ScrumImpulz 2019: Andrea Provaglio
The first time I saw Andrea Provaglio, I was quite new in Agile. Andrea shared kinds of stuff that were pretty ‚high-soft-system-level‘ for me at that time. But man, one year later I realized what he talked about.
It is not usual to see a speaker whose speech is different every time but always filled by wisdom, experience and entertaining. And it is not a coincidence that Andrea is invited to a lot of conferences every year. Many of them try to get Andrea year by ear.
So when we had a chance to get Andrea to Bratislava, we had to be on it. Because we believe you will get yourself to the next level.
About Andrea Provaglio
Enthusiastic and rational. Very balanced. With more than 20 years of experience in EU, US and Canada. He’s very flexible and brings his bright ideas to huge organizations as well as to small ultra-dynamic startups. Consultant and speaker.
Andrea helps IT organizations to implement better ways of doing business; and he does coach teams and individuals who want to improve technically and relationally.
His main focus is on assisting companies to transition to organizational and cultural models that are better suited to the kind of knowledge work that’s so typical of software development — which includes, but it’s not limited to, Agile and Lean.
In over 20 years of professional experience, I had clients in three different continents and I worked with organizations ranging from the United Nations to small and dynamics IT companies.
As part of Andrea’s regular activities, he enjoys sharing what he knows by speaking at major international conferences.
Growing Adaptive OrganizationsShort Synopsis
Agility at the full organizational level isn’t just about „delivering value“, if it’s to be sustainable. What needs to change in organizations‘ perception of „what needs to be done“, to be able to manifest full agility?
Agile is old. Good and old. The fathers of Agile started experimenting with its principles and practices back in the ‘80s, when the problem they faced was how to provide a software production team with a more sensible way to develop code and deliver actual value to the stakeholders.
The second wave of Agile, a couple of decades later, was about scaling the production beyond one single team (we are still in that wave).
The third wave of Agile, which just recently started and went well beyond the realm of IT alone, finally realized that true agility can only be achieved when: 1) it’s adopted, in context-specific ways, throughout the entire organization and; 2) it includes the way the organization interacts with its market and environment (call it Business Agility or any other similar term).
What we are seeing today in the most innovative organizations, even outside of the IT industry, is that the underlying values and principles of agility are applied with a holistic approach to all organizational functions (finance, marketing, HR, operations, governance, procurement, production and so forth).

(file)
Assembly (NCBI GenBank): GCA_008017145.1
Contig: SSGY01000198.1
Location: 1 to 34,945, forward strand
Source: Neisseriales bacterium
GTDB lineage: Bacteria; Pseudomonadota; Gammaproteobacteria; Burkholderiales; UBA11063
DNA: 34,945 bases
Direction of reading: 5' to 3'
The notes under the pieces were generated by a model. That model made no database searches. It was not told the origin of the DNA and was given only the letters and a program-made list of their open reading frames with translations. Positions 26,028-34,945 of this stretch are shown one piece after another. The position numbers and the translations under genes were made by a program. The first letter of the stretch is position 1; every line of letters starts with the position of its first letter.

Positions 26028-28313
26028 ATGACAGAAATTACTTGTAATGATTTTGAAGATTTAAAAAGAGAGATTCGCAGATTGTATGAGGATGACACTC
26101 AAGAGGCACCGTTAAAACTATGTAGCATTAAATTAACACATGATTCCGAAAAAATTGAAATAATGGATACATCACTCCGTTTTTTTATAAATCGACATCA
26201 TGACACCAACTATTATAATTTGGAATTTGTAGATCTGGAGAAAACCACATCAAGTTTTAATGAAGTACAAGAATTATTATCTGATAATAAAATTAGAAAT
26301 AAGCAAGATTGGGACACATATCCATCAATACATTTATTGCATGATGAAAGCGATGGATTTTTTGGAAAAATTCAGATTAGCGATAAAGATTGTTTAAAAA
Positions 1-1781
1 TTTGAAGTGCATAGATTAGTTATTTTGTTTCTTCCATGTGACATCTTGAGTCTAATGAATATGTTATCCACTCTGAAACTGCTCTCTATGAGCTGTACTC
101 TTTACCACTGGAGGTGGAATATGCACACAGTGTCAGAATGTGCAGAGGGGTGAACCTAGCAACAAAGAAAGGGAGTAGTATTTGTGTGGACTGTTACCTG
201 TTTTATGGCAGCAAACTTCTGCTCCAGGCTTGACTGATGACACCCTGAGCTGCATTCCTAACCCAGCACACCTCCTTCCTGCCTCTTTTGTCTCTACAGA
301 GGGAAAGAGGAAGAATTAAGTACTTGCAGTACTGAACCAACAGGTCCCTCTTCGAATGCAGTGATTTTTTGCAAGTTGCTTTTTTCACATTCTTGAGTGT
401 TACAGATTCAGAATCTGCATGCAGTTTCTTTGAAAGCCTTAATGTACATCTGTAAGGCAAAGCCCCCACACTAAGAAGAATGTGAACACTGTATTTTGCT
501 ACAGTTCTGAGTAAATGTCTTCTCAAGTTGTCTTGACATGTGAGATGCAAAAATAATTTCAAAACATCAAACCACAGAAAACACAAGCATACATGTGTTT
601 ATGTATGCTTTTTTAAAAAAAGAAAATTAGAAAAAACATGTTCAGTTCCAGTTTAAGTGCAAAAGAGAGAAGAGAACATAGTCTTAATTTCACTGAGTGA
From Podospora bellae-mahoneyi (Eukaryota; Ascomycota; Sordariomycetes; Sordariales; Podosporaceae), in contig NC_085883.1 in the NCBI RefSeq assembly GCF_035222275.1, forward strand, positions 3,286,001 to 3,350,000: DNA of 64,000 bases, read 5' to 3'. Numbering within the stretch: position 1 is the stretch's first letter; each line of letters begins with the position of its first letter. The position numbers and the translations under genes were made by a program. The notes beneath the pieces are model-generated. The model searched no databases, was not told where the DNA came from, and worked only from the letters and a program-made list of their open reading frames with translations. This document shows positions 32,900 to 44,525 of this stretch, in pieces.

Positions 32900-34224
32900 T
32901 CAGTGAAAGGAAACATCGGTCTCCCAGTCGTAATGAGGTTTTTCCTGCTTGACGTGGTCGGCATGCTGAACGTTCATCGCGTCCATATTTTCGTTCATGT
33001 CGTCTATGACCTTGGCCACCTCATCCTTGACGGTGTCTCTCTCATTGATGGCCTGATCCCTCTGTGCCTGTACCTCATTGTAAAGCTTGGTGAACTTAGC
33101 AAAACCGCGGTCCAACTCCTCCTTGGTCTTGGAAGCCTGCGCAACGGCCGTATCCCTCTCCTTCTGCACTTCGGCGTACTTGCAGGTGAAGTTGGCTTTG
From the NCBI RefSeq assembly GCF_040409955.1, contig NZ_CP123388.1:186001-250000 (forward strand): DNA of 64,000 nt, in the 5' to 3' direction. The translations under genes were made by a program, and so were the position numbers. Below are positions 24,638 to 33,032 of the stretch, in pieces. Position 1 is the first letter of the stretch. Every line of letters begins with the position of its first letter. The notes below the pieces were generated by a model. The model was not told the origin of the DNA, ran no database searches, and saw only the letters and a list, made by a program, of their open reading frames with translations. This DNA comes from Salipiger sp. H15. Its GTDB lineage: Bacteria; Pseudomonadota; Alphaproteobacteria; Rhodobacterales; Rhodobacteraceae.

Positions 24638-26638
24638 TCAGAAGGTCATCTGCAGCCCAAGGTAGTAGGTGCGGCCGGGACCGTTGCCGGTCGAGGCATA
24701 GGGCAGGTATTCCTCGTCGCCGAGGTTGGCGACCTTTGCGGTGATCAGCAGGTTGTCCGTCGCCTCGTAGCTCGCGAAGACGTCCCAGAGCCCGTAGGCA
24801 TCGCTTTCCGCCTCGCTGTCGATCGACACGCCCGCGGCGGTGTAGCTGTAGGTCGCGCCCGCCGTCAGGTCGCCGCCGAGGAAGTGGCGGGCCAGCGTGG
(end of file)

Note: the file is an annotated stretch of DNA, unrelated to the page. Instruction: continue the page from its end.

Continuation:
We also see how the organizational structure itself and the style of leadership in these organizations have evolved, to be consistent with the way agility works and delivers on its promises.
I know quite well from my experience with clients (working with tech teams, design teams, program and project managers, executives, HR, finance) and from helping them to rethink and restructure the way their organization works, that there are many challenges that an organization has to face to make this transition — and many pitfalls as well.
Among the different challenges (learning new skills and practices, descaling processes, decentralizing decision making and accepting inherent uncertainty, just to name a few) one that is often overlooked is how to change the perception of the organization itself so that it can become a 21st-century, adaptive organization.
In fact, while “traditional” organizations revolved mainly around production — and were therefore perceived through that set of lenses — adaptive organizations include continuous organizational learning and high-efficiency collaboration as part of their operational DNA and of their long-term sustainability and success.
Therefore, one critical question is: how can we help people shifting their perception of “what needs to be done” considering three different but interrelated dimensions? And what are the practical implications of this?
In this session, I’m going to share some of the lessons I’ve learned while helping companies to rethink themselves. I’m not going to provide recipes or instructions (I don’t believe those can be replicated in a different context). Rather, I’d like to share the challenges that we encountered and talk about how the way we faced them helped the organization to grow into an adaptive one.
I’d also like to provide food for thought that might, hopefully, help executives, managers and leaders move in the direction of agility with a clearer sense of direction and with more realistic expectations.